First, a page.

Some Patients with Lymphoma May Benefit from Reduced Chemotherapy
As researchers recently discovered, outcomes for patients with diffuse large B-cell lymphoma are just as good when the number of chemotherapy cycles is reduced.
BY Jessica Skarzynski
PUBLISHED December 28, 2018
In patients with diffuse large B-cell lymphoma (DLBCL), the current standard of care is six cycles of a specific type of chemotherapy plus Rituxan (rituximab). However, as researchers from Germany and Norway recently discovered, outcomes are just as good when the number of chemotherapy cycles is reduced.
According to the results of the international multicenter FLYER trial, which were presented at the 2018 American Society of Hematology (ASH) Annual Meeting from Dec. 1 to 4 in San Diego, patients from 18-60 years old experienced both similar survival rates and less adverse events (AEs) when they received four rounds of chemotherapy instead of six.
In this trial, which ran from December 2005 to October 2016, doctors randomized 592 patients to two arms. Of the total, 588 patients were evaluable for the final analysis. The median age of all patients was 48 years.
The standard-of-care arm consisted of 295 patients who received six cycles of cyclophosphamide, doxorubicin, vincristine and prednisone (CHOP), plus the monoclonal antibody Rituxan (6x R-CHOP). The experimental arm of 293 patients received four cycles of CHOP plus six applications of rituximab (4x R-CHOP+2xR). Treatment was given in 21-day cycles, and the final data was analyzed after three years of treatment.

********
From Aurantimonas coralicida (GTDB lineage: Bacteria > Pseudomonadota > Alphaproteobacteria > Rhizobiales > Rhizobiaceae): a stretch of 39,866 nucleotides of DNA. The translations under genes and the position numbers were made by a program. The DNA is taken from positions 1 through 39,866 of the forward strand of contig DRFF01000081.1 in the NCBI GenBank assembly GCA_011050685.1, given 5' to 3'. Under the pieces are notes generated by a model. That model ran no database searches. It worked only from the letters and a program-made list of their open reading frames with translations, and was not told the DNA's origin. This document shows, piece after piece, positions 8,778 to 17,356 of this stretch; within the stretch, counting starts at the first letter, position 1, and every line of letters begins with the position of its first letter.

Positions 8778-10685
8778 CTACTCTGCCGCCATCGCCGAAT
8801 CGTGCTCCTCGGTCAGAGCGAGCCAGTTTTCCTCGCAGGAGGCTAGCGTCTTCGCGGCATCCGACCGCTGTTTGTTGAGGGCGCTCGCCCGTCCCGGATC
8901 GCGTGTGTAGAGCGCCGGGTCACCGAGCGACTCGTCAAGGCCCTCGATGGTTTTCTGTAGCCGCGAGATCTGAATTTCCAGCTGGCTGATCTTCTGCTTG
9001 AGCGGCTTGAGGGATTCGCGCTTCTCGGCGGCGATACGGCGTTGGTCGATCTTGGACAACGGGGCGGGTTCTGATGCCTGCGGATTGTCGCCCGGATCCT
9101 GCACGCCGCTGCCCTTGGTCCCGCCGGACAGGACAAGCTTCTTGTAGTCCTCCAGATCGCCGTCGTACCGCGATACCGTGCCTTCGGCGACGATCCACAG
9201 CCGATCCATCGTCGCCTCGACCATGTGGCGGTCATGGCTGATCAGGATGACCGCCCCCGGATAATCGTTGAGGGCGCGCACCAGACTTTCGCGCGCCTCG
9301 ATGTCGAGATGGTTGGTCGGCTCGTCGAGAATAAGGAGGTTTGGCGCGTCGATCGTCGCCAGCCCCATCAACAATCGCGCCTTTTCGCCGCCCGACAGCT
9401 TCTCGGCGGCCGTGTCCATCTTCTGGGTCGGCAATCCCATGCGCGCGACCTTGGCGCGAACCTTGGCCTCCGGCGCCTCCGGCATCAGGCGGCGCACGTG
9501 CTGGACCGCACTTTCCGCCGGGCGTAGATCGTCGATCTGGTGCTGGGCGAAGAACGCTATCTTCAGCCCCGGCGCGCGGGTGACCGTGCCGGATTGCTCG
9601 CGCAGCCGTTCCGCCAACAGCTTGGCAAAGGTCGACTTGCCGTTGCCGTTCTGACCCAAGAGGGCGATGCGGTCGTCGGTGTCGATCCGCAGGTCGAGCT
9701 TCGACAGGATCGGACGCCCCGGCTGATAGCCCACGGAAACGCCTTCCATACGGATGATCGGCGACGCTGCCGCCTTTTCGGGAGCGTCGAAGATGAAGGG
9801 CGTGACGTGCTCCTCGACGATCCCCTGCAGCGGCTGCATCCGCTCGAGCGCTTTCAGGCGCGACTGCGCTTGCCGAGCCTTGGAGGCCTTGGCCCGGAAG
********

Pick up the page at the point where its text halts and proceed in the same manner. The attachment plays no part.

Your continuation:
The primary endpoint of the study was progression-free survival (PFS), with event-free survival and overall survival (OS) being monitored as well.
At three years, progression-free survival between the two groups was similar, with a rate of 96 percent in the (6x R-CHOP) arm and 94 percent in the (4x R-CHOP+2xR) arm. Event-free survival was identical in both groups at 89 percent, and overall survival was improved in the group that received less chemotherapy (99 percent vs. 98 percent in the standard six-cycle arm). There was no significant difference in relapse rates between the two arms.
In addition to the positive survival outcomes, patients who received less chemotherapy also experienced fewer adverse events. In the standard arm, leukocytopenia was reported 237 times, 172 cases of anemia were reported, and 17 patients experienced thrombocytopenia. When patients received two fewer doses of chemotherapy, the amount of times these events were reported dropped to 171, 107 and 16, respectively.
The researchers also noted that non-hematological adverse events were reduced by approximately a third in patients that received fewer cycles. The standard arm reported 1,295 counts of paresthesia, nausea, infection, vomiting and mucositis, while the experimental arm saw just 835 non-hematological adverse events.
If reducing the amount of chemotherapy in young patients with DLBCL provides the same survival benefits and fewer adverse events, this could be considered a viable option for some patients in the future. As the researchers concluded in their abstract on the study, “Chemotherapy can be spared without compromising prognosis in this population.”